“Jeb Bush appeared to reverse course Monday when he said undocumented immigrants should not be given a pathway to citizenship”.

      Just laying the groundwork for his next campaign. He knows that most Americans don’t want criminal aliens to be given a “special” pathway to citizenship, so he speaks out against it to garner votes.

      This nation has experienced too many Kennedys, and we don’t need too many Bushes.

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  2. rickinnevComment by rickinnev
    March 5, 2013 @ 11:51 am

    An un-documented worked is like a harmless positive biopsy. The only thing they need is a paycheck for work and a wave goodbye when Americans are out of work. Dwight Eisenhower knew that when Americans are out of work it is time to DEPORT the illegals.

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  3. hkazComment by hkaz
    March 5, 2013 @ 2:43 pm

    Trust another Bush on immigration? You have got to be kidding. This guy needs to run as a Demonrat.

    The only thing he is worse on than immigration is his energy policy. He didn’t allow drilling off the coast of Florida and now the Chinese and Vietnamese are slant drilling and stealing our oil.

    He capped off the largest natural gas well in history off the coast of Florida. They found 3 Trillion cubic yards of natural gas and he won’t let them extract it. Meantime, there are hundreds of thousands of people out of work in Florida.

    He is a Progressive just like his brother and his father.

    Like Rush says……..if the Hispanics were voting Republican, that border would be closed tomorrow.

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    • vevaComment by veva
      March 5, 2013 @ 5:06 pm

      Enough “Bushes” for a lifetime. How can immigration be reformed unless it means closing the border!???? Otherwise they will just keep coming in illegally! Just like they do now. They WILL come so as to gain amnesty, legal residence and/or citizenship! Close the border securely so that ILLEGAL IMMIGRATION can be slowed or stopped. I’m tired of celebs comments. They haven’t been working on it, studying it and don’t really know the situation, as it is. No mention of the 23 million Americans looking for full times jobs, and 7 million illegals employed! For 4 years now, the president has NOT been protecting our borders and our citizens, as he swore in his oath of office. If the wall had been built, the numbers of illegals in the U.S. would be lower.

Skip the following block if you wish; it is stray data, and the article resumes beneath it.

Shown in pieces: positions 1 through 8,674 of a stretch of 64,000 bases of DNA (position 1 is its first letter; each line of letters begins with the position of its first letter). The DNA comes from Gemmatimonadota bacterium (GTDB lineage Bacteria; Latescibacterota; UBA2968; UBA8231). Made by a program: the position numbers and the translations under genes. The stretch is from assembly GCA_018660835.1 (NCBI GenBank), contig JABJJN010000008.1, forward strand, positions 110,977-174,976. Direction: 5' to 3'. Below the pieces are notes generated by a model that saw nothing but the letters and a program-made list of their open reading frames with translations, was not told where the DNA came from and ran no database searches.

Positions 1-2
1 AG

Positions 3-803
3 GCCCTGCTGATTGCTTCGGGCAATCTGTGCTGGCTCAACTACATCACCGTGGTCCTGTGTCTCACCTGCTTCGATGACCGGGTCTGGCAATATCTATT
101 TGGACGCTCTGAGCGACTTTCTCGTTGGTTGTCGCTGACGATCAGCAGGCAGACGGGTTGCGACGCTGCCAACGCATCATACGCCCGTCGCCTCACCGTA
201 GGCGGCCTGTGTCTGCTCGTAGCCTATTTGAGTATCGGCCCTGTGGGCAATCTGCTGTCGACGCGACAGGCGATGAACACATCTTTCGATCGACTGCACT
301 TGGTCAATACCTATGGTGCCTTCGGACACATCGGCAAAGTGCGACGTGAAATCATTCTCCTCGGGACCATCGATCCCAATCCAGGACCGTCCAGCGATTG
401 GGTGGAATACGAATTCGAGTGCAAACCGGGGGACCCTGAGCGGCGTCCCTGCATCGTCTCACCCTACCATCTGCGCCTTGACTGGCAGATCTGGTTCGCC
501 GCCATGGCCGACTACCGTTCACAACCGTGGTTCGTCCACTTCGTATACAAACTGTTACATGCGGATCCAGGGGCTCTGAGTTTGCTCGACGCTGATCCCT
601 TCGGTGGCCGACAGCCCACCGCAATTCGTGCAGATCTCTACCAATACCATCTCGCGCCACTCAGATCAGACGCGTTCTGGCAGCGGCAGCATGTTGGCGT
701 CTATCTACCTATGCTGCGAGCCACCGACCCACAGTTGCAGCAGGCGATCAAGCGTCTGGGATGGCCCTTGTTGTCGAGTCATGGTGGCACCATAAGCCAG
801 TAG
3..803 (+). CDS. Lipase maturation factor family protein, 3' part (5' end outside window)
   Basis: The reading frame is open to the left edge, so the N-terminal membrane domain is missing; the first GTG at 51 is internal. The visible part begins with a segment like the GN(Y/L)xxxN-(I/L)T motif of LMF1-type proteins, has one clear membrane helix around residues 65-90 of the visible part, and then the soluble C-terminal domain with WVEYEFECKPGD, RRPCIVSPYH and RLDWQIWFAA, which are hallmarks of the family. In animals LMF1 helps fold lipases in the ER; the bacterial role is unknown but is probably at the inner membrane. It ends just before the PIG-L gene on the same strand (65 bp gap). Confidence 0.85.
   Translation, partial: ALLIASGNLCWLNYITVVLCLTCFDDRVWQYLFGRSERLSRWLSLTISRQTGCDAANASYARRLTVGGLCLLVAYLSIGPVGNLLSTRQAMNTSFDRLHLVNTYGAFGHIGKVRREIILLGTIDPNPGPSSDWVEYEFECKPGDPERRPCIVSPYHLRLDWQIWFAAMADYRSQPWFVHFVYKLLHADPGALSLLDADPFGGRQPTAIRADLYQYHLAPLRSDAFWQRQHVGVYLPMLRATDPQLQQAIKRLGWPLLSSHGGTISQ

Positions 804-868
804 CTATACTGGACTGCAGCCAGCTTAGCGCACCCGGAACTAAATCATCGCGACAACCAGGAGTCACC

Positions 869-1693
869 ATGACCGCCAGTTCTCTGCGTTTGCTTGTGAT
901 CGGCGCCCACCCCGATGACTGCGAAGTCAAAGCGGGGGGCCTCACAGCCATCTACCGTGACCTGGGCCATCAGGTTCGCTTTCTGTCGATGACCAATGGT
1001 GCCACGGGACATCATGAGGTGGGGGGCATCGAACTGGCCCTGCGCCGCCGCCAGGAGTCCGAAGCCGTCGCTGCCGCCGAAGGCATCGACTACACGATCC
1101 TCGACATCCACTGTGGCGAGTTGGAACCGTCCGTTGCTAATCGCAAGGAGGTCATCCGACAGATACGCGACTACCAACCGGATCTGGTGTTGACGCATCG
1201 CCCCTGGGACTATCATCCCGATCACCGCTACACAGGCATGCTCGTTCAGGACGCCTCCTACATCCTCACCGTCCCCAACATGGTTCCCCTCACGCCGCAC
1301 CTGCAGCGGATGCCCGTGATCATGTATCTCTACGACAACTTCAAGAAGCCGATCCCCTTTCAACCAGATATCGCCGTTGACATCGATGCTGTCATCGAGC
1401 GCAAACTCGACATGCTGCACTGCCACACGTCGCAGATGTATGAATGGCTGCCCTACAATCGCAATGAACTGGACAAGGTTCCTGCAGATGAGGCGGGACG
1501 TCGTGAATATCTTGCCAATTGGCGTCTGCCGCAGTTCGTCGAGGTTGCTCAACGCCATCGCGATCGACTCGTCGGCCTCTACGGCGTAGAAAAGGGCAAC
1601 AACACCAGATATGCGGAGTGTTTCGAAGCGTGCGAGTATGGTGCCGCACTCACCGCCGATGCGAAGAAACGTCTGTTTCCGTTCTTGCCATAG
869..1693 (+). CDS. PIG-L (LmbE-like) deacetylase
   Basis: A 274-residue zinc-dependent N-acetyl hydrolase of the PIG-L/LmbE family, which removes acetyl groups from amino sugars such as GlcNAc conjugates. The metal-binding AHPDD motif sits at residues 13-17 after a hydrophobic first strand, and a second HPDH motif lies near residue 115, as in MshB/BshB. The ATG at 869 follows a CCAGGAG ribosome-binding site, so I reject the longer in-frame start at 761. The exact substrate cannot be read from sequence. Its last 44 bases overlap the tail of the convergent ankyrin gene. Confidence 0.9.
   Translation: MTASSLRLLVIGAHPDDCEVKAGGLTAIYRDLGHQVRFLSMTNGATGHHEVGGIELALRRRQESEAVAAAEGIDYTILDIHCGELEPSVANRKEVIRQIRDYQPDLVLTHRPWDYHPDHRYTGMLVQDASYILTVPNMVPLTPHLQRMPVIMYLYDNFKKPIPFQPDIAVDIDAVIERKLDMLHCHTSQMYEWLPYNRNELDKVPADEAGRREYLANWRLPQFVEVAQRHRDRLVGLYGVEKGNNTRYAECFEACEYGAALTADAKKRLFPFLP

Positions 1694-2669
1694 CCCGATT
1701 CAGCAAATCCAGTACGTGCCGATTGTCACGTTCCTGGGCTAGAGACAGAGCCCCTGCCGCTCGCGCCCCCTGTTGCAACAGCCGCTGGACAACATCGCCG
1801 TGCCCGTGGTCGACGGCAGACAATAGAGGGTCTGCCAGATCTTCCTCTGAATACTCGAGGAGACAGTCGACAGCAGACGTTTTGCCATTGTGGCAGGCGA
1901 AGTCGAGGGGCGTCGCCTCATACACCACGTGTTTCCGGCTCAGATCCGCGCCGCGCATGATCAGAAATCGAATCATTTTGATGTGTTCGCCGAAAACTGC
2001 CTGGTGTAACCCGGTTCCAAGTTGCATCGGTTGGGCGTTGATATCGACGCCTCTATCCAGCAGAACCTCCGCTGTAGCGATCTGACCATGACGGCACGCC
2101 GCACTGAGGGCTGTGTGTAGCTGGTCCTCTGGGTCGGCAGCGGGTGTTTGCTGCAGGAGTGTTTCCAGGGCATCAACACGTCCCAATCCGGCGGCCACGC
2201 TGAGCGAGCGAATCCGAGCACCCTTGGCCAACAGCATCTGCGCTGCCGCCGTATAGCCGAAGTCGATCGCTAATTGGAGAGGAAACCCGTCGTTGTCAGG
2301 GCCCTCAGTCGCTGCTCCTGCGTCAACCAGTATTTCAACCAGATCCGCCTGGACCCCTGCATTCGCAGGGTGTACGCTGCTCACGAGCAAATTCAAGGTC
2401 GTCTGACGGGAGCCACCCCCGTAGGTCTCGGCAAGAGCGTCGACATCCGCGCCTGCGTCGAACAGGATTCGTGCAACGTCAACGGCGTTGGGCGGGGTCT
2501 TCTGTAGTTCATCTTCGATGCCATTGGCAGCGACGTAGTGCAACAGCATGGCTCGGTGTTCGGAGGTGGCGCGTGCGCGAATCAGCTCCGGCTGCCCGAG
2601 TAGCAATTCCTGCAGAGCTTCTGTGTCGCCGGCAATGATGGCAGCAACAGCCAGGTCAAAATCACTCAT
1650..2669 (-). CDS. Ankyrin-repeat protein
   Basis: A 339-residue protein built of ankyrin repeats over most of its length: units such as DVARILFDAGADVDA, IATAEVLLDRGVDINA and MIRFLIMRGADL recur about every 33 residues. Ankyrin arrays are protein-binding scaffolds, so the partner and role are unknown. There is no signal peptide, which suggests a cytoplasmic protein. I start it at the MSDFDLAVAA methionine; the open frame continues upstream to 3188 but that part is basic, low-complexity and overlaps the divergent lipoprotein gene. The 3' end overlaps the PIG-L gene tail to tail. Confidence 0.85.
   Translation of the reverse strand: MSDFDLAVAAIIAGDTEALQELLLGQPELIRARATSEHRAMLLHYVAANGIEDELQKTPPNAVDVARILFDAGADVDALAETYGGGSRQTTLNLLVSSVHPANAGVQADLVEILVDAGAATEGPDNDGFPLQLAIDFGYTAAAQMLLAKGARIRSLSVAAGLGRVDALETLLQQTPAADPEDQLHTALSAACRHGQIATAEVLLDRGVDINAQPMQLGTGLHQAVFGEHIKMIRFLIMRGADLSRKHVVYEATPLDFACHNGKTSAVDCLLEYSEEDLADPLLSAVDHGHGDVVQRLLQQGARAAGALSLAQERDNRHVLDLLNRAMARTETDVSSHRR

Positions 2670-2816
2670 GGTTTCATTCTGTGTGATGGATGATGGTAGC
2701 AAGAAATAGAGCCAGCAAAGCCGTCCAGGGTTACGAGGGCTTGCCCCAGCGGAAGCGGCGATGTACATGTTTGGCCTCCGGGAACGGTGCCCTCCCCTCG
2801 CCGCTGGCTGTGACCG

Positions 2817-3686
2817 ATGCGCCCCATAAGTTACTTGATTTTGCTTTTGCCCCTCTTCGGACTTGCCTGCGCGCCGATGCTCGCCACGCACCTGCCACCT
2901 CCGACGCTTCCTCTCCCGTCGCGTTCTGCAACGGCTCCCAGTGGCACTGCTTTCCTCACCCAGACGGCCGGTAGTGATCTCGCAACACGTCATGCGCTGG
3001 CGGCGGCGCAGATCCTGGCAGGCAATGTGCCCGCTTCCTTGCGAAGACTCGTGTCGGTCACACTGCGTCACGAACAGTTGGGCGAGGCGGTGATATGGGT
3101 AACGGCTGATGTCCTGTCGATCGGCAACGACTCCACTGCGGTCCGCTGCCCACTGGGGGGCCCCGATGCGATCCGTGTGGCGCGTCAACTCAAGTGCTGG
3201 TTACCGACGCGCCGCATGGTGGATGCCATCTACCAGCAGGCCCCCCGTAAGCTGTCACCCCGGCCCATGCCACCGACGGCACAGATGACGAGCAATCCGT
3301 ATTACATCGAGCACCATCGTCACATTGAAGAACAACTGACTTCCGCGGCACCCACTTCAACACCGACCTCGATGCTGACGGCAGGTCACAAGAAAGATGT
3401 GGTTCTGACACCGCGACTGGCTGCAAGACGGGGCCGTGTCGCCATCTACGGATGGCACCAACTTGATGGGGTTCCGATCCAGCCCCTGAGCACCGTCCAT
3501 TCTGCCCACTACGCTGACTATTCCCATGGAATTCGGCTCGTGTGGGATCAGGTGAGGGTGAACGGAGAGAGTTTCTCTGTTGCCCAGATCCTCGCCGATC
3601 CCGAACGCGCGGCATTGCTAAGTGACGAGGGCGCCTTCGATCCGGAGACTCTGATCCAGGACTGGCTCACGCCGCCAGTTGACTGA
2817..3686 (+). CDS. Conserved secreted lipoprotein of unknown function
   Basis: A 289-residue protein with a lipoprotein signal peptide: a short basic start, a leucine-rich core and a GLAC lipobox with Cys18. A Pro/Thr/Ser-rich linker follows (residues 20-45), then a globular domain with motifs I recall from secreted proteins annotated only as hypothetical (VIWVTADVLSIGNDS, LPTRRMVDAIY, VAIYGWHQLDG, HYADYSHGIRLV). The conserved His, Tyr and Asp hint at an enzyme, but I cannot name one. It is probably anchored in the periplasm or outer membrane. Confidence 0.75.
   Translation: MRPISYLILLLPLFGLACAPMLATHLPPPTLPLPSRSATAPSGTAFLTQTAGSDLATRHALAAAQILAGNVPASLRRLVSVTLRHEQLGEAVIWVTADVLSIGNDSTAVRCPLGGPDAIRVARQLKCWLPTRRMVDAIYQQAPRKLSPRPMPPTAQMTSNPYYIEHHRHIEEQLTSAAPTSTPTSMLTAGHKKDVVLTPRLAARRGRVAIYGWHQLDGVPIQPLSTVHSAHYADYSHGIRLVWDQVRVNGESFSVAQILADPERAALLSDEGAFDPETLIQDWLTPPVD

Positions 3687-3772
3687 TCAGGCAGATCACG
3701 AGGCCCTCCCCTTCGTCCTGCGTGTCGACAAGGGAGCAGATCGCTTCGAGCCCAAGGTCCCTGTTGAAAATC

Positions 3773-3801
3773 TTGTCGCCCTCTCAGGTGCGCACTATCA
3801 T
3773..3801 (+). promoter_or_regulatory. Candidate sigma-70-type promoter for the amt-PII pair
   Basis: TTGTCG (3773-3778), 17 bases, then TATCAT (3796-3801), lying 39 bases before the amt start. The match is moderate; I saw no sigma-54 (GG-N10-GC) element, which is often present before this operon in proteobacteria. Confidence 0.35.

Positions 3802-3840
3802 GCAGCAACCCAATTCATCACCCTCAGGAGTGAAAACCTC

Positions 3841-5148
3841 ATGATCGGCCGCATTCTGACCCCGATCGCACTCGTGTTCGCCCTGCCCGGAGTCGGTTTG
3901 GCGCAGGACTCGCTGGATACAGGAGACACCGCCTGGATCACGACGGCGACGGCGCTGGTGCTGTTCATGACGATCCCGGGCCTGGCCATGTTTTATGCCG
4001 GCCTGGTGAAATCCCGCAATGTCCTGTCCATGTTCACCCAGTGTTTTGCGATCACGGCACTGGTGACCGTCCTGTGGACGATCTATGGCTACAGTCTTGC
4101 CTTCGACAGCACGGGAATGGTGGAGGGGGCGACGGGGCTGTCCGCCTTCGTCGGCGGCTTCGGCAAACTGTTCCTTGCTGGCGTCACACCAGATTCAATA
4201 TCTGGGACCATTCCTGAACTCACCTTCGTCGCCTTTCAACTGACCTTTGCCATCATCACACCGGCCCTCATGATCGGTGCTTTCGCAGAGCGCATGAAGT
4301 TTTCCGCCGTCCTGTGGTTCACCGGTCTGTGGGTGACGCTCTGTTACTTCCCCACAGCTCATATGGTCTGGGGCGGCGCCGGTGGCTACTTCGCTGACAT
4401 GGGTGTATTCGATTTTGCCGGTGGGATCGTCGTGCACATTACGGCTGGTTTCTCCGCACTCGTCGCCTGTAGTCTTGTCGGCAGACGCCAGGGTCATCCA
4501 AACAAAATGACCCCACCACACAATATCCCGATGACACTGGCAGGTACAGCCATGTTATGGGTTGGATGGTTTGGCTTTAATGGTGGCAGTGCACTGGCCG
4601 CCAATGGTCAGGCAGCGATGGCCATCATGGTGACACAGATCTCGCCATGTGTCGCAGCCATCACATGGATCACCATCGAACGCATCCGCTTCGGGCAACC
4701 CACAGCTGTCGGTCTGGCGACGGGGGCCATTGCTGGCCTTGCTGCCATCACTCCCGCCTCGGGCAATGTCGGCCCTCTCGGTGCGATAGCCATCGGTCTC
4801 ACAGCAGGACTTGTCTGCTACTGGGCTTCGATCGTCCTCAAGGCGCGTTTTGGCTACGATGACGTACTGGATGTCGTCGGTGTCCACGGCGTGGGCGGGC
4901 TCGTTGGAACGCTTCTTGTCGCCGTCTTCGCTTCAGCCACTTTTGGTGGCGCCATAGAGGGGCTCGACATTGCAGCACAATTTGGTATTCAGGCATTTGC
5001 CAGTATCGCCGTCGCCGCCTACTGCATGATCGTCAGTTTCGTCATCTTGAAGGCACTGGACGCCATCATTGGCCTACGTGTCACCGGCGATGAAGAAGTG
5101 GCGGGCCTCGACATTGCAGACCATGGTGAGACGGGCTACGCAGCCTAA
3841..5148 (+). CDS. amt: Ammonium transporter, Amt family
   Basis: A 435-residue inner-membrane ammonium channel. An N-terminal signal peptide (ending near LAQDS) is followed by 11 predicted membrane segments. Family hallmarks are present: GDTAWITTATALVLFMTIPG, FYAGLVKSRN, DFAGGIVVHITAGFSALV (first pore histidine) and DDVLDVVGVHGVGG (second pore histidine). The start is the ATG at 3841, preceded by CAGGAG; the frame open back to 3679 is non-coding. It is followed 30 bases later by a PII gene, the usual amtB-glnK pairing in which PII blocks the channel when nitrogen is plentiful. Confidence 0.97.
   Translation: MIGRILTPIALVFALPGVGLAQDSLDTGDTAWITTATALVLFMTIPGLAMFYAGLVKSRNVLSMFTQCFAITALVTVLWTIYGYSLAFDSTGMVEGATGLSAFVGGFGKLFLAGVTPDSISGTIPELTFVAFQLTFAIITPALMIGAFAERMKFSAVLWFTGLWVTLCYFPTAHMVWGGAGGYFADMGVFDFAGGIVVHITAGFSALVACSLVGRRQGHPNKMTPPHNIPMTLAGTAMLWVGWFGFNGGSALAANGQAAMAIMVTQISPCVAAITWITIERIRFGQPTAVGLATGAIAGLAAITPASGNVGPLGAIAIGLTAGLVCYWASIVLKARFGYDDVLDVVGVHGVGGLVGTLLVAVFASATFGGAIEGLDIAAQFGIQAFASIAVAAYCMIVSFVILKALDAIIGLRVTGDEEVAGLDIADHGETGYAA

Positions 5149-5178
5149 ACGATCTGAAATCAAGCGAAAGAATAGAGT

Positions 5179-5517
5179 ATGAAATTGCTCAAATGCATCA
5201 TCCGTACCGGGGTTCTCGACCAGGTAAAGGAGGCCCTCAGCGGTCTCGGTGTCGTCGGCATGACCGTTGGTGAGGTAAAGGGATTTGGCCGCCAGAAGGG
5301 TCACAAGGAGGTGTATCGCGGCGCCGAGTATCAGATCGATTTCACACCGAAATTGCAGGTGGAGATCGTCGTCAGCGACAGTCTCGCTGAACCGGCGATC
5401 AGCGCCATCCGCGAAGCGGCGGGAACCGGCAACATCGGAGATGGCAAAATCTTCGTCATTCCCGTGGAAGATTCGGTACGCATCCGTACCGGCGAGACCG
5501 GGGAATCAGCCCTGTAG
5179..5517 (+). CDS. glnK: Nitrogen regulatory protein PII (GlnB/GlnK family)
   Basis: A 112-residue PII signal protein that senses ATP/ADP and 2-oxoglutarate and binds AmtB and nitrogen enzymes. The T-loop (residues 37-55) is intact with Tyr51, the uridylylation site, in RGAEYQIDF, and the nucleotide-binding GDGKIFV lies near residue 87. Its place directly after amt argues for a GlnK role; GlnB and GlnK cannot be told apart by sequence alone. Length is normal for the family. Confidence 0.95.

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  4. LenaComment by Lena
    March 5, 2013 @ 4:07 pm

    He wrote a book and he’s trying to stir up interest.

    I won’t be buying it.

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  5. vevaComment by veva
    March 5, 2013 @ 10:10 pm

    Politicians are always “flipping”, according to how the wind blows. Anything to get votes (they hope). Just remember, the conservatives won the House in 2010 for the Republicans.

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  6. soonerComment by sooner
    March 6, 2013 @ 4:09 am

    Please! Please! Please! No more Bushes! How many of them are there, anyway? Let’s just move on. Thank you, Jeb for the book-I’m sure it will sell a lot of copies but, the Republicans really need a conservative next time. A conservative, really!